Across the line comic photos

So some of you asked me for pics of the Across the line comic, and I find it better to post them here actually, so all of you can see it now. 

They still are available, in case you were wondering. Here is the original post to it too:

And now, the photos! You can find more under the cut. 

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Karl von Frisch - The Human Body and Types of Tissue Cells, “Man and the Living World”, 1965.

Upper left, nerve cell and its fibers; below, in order, muscle cells of the arm, connective tissue surrounding muscle, tough fibrous connective tissue of a tendon. Upper right, cells of cartilage; below, in order, outer cells of skin, structure of bone, and cells of the fatty tissue.

Victim of Nazi medical experiment immersed in freezing water at Dachau concentration camp. SS doctor Sigmund Rascher oversees the experiment. Germany, 1942

Physicians within the third reich would regularly carry out entirely unethical human experimentation on concentration camp prisoners, These experiments would serve a variety of purposes, one of the most important was to aid their military efforts during the war, they would perform a number of tests on prisoners to determine the likes of safe altitudes using low pressure chambers, the effects - and treatment for - hypothermia and how to make sea water potable.

They also tested in a more general medical sense, looking for immunisations for a number of diseases, such as typhus, malaria, hepatitis, tuberculosis and yellow fever.  They also tested bone grafting on non-consenting patients, and the effects and treatment for exposure to mustard gas and other chemical warfare.

Due to the eugenic ideals behind the mass ethnic cleansing that was occurring, doctors also used medical experimentation to advance their ideals, looking at how different races responded to different contagious diseases, and used these results to reinforce their ideas of racial inferiority. The most notorious physician who was involved in these particular experiments  was Dr. Josef Mengele.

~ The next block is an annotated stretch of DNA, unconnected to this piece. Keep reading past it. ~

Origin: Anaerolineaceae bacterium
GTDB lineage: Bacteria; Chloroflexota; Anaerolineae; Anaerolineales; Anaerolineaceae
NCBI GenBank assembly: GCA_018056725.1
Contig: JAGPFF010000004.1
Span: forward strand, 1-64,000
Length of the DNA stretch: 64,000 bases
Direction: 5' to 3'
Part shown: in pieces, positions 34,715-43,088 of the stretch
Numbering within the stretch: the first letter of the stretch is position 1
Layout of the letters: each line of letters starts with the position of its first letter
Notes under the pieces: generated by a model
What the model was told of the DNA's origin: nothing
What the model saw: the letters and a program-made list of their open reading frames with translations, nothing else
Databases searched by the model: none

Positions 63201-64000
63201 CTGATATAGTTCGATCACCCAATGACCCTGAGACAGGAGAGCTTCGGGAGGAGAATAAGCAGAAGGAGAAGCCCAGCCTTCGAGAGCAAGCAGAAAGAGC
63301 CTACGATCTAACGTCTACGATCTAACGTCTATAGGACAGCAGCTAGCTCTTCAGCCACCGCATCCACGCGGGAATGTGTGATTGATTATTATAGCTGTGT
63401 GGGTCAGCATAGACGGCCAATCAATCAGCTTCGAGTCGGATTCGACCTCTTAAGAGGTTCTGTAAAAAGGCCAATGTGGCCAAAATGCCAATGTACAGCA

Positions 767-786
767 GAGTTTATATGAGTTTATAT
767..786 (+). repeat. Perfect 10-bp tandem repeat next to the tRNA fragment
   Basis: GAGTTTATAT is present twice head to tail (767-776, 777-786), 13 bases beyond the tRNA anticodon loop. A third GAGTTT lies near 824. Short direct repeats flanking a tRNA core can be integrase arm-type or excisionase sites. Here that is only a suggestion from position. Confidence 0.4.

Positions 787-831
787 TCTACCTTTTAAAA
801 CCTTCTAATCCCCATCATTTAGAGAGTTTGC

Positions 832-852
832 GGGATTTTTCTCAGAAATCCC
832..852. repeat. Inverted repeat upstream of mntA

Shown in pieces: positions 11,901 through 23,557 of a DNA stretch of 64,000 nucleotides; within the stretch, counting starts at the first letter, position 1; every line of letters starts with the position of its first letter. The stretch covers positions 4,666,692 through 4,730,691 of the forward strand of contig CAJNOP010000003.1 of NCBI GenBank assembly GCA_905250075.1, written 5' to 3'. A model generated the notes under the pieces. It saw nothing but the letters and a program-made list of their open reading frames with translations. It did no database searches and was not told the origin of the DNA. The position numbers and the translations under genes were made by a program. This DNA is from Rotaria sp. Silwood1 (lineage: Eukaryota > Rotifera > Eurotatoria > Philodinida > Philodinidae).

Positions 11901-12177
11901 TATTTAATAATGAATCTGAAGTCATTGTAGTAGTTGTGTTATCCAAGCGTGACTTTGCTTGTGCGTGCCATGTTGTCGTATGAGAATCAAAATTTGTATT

Ötzi, also referred to as the Iceman, is a very well preserved mummy that lived between 3359 and 3105 BCE. He was discovered in September, 1991, in the Ötztal Alps, having been preserved by the cold mountain air. It is believed that he was killed with a blow to the head. He was discovered wearing clothing made from leather and glass and equipped with an axe, a knife, and also a pocket of berries.


Derek Hale was a complicated person. He felt detached from the world for a long time, his wolf was desolate and lonely because he had no pack or family to live his life with. Then he met Scott and his awkward friend Stiles who in turn brought more people into a very unlikely pack. Then his eyes met yours, Liam’s older sister who was studying to be a medical nurse, and his world changed. The wolf perked up and turned its attention to you.

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“U.S. nurses walk along a beach in Normandy, France on July 4, 1944, after they had waded through the surf from their landing craft. They are on their way to field hospitals to care for the wounded allied soldiers.”